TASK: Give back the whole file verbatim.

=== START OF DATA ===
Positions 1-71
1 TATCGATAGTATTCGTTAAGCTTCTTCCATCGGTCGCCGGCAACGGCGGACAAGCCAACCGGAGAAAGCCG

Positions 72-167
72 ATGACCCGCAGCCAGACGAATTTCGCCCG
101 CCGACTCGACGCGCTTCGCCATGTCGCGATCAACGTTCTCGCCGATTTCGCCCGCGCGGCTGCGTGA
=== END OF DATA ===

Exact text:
Positions 1-71
1 TATCGATAGTATTCGTTAAGCTTCTTCCATCGGTCGCCGGCAACGGCGGACAAGCCAACCGGAGAAAGCCG

Positions 72-167
72 ATGACCCGCAGCCAGACGAATTTCGCCCG
101 CCGACTCGACGCGCTTCGCCATGTCGCGATCAACGTTCTCGCCGATTTCGCCCGCGCGGCTGCGTGA